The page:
Elizabeth Warren's Plan Cuts Deficit More Than Scott Brown's: Analysis

Democratic Senate candidate Elizabeth Warren's deficit-cutting proposals would reduce the national debt by 67 percent more over a period of 10 years than proposals offered by Sen. Scott Brown (R-Mass.), according to a Boston Globe report.

The report is based on an independent analysis after both candidates offered five ideas for bridging the country’s $1.2 trillion deficit to the Globe. Though neither candidate provided a comprehensive plan, the analysis concluded that Warren's plan would trim $1.029 trillion from the deficit over the next 10 years, while Brown’s would cut $614.4 billion.

The bulk of Warren's deficit reduction -- $941 billion -– would come from letting the Bush tax cuts expire for those making over $250,000 a year, an issue President Barack Obama has been pressing Congress on for months. Warren would also gain approximately $46 billion in new taxes by imposing the president's so-called Buffett Rule on the country's top earners.

From the Globe:

Democrat Elizabeth Warren would impose higher taxes on top earners, end oil subsidies, and raise estate taxes to cut the federal deficit. Senator Scott Brown would repeal President Obama’s health law, freeze federal pay, and consolidate redundant federal agencies.

Warren would not touch entitlements, while Brown would not touch taxes.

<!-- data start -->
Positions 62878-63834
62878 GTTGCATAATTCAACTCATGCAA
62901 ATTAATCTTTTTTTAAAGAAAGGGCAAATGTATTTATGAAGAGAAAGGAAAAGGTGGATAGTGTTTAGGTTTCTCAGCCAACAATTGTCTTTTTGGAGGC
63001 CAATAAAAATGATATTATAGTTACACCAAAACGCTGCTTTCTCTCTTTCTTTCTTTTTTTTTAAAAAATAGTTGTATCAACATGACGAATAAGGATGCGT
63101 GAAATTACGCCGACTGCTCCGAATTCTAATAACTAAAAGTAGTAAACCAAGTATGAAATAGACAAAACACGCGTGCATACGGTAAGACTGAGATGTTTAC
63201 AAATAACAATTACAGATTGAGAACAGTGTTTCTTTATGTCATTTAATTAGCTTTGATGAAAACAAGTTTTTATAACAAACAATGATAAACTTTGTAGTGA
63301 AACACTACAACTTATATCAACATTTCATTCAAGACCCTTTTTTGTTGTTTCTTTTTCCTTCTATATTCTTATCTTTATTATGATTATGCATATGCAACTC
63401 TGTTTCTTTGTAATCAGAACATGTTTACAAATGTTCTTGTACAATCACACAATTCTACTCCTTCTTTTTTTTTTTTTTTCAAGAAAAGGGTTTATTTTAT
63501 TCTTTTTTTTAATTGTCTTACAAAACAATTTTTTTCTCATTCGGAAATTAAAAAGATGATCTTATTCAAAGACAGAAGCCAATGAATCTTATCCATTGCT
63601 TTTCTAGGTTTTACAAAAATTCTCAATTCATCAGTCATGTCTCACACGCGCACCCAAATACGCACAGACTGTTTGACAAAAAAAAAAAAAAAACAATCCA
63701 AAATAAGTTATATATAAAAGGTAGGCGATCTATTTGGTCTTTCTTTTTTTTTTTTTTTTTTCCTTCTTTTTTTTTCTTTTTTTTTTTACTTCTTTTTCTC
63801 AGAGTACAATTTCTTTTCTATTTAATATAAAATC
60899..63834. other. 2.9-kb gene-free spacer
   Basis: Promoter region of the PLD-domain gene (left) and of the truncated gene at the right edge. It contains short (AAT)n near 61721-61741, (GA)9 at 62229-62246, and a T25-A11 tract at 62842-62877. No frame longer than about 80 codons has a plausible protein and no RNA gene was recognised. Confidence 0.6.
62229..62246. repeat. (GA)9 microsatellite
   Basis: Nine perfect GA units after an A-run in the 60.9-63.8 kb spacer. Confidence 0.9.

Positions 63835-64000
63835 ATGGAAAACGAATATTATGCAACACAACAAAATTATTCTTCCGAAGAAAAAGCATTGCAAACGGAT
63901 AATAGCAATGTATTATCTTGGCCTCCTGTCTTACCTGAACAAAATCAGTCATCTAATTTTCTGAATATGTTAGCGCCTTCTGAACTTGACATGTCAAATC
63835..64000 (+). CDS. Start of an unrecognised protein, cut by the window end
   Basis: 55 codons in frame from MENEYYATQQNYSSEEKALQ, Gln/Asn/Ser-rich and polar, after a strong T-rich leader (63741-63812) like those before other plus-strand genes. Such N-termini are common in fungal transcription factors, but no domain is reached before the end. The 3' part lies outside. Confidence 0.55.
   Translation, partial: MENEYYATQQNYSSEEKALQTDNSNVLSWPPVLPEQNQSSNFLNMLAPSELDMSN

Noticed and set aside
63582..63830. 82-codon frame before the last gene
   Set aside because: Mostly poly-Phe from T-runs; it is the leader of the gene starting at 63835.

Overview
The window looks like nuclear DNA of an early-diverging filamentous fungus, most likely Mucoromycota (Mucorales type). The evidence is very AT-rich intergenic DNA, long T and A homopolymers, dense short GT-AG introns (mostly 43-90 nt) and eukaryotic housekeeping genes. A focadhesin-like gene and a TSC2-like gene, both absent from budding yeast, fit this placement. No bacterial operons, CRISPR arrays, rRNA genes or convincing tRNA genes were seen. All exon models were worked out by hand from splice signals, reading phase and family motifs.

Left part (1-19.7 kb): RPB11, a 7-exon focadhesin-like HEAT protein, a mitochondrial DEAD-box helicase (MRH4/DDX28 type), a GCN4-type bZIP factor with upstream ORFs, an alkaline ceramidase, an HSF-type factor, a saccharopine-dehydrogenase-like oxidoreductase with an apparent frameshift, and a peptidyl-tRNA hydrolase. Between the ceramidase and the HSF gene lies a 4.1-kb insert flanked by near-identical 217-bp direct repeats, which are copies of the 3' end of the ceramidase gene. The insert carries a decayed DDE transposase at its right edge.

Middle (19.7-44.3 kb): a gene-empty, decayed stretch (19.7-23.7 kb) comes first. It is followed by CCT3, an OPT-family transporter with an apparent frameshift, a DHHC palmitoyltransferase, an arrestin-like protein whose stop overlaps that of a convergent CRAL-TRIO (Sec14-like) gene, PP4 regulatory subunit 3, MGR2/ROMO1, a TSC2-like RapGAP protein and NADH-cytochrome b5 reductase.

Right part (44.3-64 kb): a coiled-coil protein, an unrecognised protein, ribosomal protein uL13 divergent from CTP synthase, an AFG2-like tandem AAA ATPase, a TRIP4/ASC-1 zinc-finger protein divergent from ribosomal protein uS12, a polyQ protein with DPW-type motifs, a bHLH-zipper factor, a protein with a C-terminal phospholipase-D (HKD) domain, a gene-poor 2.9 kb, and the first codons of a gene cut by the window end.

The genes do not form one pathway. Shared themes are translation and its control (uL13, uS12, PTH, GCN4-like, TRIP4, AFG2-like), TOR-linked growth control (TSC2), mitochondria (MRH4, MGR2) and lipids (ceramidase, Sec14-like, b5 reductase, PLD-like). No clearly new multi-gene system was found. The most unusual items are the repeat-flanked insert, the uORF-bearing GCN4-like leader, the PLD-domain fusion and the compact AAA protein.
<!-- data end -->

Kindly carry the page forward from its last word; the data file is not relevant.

Both candidates said they would cut or eliminate agricultural subsidies. They would also reduce defense spending, which in Warren's case would mean an accelerated exit from Afghanistan, for a savings estimated by the committee at $36 billion. She did not outline a time frame. Brown would stick to the current timeline for withdrawal, and would also cut nonwar defense spending, such as a widely criticized missile system designed to replace the Patriot missile. His cuts are estimated to save $100 billion over 10 years.

The two candidates have been locked in a tight race that is expected to remain close until November. But the Globe report is another piece of positive news for Warren this week, after it was announced on Monday that Warren's campaign raised $8.67 million in the past three months, marking her most successful quarter to date.

The Women Running for Senate in 2012